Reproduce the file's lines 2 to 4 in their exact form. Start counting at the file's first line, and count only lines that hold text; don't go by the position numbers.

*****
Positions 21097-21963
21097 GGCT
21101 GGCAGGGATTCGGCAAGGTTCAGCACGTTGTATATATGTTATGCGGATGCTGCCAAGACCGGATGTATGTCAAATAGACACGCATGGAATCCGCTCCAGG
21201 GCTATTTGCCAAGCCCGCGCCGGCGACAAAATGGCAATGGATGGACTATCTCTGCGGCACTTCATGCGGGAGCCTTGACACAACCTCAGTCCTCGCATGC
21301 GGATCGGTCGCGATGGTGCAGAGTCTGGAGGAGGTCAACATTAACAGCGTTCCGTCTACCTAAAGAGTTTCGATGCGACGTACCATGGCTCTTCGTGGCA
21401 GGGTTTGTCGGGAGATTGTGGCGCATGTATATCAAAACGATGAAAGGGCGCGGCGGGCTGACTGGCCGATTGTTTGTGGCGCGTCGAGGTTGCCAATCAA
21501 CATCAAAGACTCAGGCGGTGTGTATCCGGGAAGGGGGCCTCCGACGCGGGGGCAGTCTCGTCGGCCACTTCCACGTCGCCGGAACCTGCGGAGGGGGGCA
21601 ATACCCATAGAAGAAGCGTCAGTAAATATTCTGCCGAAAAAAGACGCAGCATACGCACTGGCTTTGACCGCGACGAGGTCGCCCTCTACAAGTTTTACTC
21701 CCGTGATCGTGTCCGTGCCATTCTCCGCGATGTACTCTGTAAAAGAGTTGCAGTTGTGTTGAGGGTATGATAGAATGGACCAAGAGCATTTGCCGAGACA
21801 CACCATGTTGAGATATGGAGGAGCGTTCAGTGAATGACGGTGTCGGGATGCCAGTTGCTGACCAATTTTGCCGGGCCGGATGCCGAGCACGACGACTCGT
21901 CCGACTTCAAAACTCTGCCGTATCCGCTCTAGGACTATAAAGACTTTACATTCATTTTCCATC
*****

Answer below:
21097 GGCT
21101 GGCAGGGATTCGGCAAGGTTCAGCACGTTGTATATATGTTATGCGGATGCTGCCAAGACCGGATGTATGTCAAATAGACACGCATGGAATCCGCTCCAGG
21201 GCTATTTGCCAAGCCCGCGCCGGCGACAAAATGGCAATGGATGGACTATCTCTGCGGCACTTCATGCGGGAGCCTTGACACAACCTCAGTCCTCGCATGC